IND vs AUS: Pitch offered more turn than we expected, says Batting coach Vikram Rathour
Indore: The Indian team didn’t factor in excessive turn on offer as it was a bad day in office despite playing spin being one of its strengths, batting coach Vikram Rathour claimed on Wednesday.
India were all-out for 109 on the opening day of the third Test, in a little over one session with Australia left-arm spinner Matt Kuhnemann picking 5 for 16 in his only second Test.
On the same pitch, visitors managed to reach 156 for four at stumps and go into day two with a valuable 47-run lead.
The ball turning square in the first hour of play, attracted a lot of attention with many criticising the nature of the surface.
However, Rathour maintained that playing on turners at home remains the team’s strength.
“It is a challenging wicket for sure. More turn than what we expected. May be because of the moisture, the ball turned sharply in the morning. We could have made more runs for sure but I don’t think anyone played poor or rash cricket. We just had an off day as a batting unit,” Rathour said in a media interaction.
When asked about the risk of playing on turners, Rathour said they could be at the receiving end at times but remains the team’s strength.
“Of course you can get out as a batting unit at times but we do prefer to play on turning tracks. That is our strength, that is where we are really good as a unit. To be fair this is a one off wicket. I don’t think the earlier two wickets were bad wickets. It is may be drier than we expected and we saw that. It did a lot more on first day of the Test match than what we expected. To be fair to curators. They hardly got time to prepare the wicket. They had a Ranji season here and it is pretty late it that was decide the game will be shifted from Dharamsala. They did not get enough time,” said the former India opener.
Rathour felt that wicket might have eased as the day progressed. Usman Khawaja was the stand out batter for Australia with a gritty 60 off 147 balls.
“It felt like that (that wicket eased out). I won’t be able to comment on that. The guys playing the middle can tell you that better. It felt like it had gone slower later in the day. It wasn’t turning as sharply as it was in the morning.” Asked, if the batters did deviate from their plans, Rathour replied in negative.
“Not really. The plan was to trust your defense and wait for the loose balls and score as many as runs you can. It was one of those days when everything you did went into the hands (of fielders). Basically we just had an off day,” he said.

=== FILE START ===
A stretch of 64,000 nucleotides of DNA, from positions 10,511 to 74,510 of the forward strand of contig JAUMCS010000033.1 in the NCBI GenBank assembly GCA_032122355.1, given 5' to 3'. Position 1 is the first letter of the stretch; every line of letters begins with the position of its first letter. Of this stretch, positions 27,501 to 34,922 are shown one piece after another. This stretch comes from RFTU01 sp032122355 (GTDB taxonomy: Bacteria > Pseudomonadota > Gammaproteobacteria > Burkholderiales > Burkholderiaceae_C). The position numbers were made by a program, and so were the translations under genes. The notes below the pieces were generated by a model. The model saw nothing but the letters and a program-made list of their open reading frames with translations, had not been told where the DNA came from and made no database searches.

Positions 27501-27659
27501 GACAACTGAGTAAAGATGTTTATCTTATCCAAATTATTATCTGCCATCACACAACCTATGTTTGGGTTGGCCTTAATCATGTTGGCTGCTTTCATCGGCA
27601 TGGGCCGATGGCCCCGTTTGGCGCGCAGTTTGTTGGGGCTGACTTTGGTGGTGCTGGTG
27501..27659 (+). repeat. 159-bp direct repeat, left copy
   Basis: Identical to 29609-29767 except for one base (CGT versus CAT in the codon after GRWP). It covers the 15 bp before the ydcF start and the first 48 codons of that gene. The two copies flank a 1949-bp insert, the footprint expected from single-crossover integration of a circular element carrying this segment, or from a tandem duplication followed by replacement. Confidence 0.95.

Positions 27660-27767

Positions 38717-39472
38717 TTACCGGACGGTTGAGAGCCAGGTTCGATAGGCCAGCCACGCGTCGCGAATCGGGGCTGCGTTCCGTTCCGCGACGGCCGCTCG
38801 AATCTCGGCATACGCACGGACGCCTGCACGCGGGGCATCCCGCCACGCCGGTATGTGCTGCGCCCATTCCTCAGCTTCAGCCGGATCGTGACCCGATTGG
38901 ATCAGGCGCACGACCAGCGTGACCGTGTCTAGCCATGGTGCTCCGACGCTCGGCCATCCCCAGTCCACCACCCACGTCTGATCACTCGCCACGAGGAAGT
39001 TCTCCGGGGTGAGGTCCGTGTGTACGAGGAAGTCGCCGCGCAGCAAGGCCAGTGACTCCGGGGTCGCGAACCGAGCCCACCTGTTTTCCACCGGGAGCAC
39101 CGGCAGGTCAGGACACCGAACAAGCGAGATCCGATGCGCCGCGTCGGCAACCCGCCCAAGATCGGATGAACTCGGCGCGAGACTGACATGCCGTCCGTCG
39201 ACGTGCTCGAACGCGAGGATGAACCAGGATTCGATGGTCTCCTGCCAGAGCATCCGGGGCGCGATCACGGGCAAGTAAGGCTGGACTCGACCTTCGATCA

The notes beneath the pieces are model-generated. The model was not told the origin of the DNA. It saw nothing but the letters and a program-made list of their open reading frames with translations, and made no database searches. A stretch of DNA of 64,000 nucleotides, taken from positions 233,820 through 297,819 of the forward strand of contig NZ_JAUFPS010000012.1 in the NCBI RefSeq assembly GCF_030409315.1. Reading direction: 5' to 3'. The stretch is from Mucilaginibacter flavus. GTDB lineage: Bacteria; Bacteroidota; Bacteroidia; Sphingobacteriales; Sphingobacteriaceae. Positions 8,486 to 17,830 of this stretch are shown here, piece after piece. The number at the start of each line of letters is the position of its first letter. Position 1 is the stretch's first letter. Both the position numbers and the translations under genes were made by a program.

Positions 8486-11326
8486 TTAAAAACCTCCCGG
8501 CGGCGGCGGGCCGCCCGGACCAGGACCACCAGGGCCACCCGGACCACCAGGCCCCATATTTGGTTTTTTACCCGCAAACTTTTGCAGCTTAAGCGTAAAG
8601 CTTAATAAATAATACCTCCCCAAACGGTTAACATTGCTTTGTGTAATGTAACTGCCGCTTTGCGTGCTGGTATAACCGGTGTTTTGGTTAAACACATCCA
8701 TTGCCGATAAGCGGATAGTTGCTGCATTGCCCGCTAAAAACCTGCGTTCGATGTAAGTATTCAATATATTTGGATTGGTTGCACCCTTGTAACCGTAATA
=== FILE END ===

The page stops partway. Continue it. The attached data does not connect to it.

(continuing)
Australia were guilty of playing uber-aggressive cricket in the Delhi Test. On Wednesday, the likes of Rohit Sharma, Shreyas Iyer and Ravindra Jadeja fell while going for their strokes.
Cheteshwar Pujara tried to score off a ripper than turned back sharply from wide of off-stump.
“That was misjudgement in the length. He (Pujara) saw a ball which was outside off stump and expected it to come straighter but it turned. It was a misjudgement which can happen. On Rohit, this is how he bats , he likes to take the game on and score runs. Most days it comes off, today it didn’t,” said the batting coach.
‘Since WTC has started, there is extra pressure to win home games’
Rathour said since the WTC began in 2019, teams feel additional pressure of winning at home because of the points system that decides qualification for summit clash.
“It is completely ICC’s call (if they want neutral curators). But yeah since the WTC has started there is more pressure to win more home games. Teams want to win games when they are playing at home.” India batters have often been found wanting on turners but Rathour disagreed.
“I don’t believe so. These are challenging wickets. We as a team we want to play on turning tracks. You need to bat really well to score runs. The batters have done well (in the series). Virat was exceptionally good in the last game, today also he was looking good. Rohit has played a good innings, as well as Jadeja and Axar.”
Australia taking first innings not that big a issue
Australia have taken a healthy 47-run lead but considering they bat last on this pitch, Rathour is not too worried.
“Taking a lead is not as big a issue because they will need to bat number four on this surface. Now the challenge is to keep them to as low as possible. We will have to bat well in the second innings,” Rathour added.